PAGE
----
1. It keeps burning: If you complete interval training at a high intensity, namely HIIT, you continue to keep burning calories after the workout has finished. One study published in a peer-reviewed sports journal even found that HIIT workouts increases metabolism rate more than long-distance cardiovascular workouts and resistance training.  This is related to using more oxygen during intense interval training, which then requires more effort from the body’s systems to revert things back to normal.
  2. It’s good for blood sugar levels: Managing our blood sugar levels is a crucial part of maintaining our health. If you are currently reading this feeling “hangry” because you have not eaten in a while or your mood has dropped in the past hours, there is a chance that this is caused by low blood sugar levels. On the other hand, if your blood sugar levels are too high then the body reacts by releasing lots of insulin to attempt to reduce those levels.If we continually need to release insulin, our body starts to become somewhat resistant to it. This is bad because resistance to insulin can contribute to medical conditions such as obesity, diseases, high blood pressure and many more. HIIT prevents the likelihood of these problems from occurring by keeping blood sugar levels in check. The same study that uncovered this also suggested that HIIT also improves metabolic health in people suffering from type 2 diabetes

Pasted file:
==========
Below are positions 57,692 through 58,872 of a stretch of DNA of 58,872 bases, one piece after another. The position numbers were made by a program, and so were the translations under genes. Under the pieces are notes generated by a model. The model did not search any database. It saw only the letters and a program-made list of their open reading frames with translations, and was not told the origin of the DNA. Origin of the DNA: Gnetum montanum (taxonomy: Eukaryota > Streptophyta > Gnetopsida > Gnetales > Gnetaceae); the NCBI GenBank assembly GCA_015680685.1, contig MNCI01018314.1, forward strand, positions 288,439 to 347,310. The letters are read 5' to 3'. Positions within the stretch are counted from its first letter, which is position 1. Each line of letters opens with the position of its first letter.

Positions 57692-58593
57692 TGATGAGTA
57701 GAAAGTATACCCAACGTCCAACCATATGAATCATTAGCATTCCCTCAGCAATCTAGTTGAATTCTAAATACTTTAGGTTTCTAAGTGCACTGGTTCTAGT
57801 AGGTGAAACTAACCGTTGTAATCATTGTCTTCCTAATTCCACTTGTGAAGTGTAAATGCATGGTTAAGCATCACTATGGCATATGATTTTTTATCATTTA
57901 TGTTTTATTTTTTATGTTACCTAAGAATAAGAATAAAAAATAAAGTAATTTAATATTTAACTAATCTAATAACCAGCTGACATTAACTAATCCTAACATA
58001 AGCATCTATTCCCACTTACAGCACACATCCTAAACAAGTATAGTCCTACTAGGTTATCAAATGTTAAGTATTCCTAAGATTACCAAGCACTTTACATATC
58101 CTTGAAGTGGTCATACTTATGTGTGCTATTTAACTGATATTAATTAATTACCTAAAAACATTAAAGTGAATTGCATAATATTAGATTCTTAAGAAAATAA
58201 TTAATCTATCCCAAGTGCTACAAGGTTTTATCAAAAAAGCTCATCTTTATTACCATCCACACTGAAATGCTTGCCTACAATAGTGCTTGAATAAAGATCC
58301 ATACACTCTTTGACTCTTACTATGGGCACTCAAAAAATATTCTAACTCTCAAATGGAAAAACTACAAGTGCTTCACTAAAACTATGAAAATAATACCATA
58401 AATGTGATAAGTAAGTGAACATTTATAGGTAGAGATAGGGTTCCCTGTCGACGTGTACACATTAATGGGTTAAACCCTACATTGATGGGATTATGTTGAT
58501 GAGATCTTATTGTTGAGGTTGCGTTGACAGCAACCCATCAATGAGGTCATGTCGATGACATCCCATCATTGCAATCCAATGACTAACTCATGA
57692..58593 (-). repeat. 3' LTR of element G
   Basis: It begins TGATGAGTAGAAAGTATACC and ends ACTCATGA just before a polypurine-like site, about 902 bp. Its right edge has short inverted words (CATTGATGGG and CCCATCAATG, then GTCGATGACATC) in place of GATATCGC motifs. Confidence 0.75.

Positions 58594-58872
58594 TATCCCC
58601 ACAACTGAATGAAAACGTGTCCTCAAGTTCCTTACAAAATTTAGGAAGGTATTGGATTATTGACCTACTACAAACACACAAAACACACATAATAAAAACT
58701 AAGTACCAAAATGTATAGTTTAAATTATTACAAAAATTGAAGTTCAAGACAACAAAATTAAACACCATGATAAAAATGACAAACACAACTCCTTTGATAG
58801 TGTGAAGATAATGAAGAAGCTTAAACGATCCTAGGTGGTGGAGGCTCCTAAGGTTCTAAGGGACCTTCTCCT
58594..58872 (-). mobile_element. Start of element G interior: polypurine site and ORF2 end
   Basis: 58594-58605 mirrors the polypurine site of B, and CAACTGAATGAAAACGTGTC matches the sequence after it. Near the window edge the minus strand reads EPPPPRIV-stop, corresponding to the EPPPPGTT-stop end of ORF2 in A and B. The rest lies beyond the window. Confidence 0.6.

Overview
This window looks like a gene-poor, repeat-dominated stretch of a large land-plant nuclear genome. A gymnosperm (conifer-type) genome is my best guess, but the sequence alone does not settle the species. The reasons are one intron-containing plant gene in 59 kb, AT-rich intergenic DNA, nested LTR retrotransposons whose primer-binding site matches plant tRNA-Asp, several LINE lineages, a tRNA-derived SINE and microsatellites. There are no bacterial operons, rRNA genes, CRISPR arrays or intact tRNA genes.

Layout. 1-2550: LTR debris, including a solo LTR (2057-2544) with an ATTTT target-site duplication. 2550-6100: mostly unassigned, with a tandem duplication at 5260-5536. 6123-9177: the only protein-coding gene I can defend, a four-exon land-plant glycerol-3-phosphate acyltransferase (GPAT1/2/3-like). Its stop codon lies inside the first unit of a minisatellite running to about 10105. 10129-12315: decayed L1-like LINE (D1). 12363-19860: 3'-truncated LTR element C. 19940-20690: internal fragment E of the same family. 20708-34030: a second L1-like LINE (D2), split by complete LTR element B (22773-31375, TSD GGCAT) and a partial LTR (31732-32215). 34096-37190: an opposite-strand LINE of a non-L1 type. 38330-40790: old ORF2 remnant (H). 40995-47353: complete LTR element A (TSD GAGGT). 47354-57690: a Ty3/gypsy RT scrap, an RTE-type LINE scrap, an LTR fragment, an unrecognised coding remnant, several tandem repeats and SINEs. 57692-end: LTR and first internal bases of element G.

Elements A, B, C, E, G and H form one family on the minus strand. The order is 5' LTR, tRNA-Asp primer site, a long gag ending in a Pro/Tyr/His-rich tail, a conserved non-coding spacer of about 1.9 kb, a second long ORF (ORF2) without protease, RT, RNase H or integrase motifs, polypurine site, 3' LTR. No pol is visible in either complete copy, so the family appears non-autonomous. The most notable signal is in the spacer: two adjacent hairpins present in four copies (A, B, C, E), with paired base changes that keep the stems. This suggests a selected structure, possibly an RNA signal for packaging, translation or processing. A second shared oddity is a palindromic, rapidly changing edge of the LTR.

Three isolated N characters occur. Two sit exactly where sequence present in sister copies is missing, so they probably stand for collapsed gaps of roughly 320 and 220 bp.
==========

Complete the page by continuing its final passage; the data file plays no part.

3. Lowering blood pressure:  Another study that was published in The Physician and Sports Medicine found that interval training can prevent other cardiovascular diseases and specifically reduce the risks of high blood pressure and its associated risks. The study found that HIIT programmes were more beneficial at this compared to cardiovascular training that is carried out at a constant pace.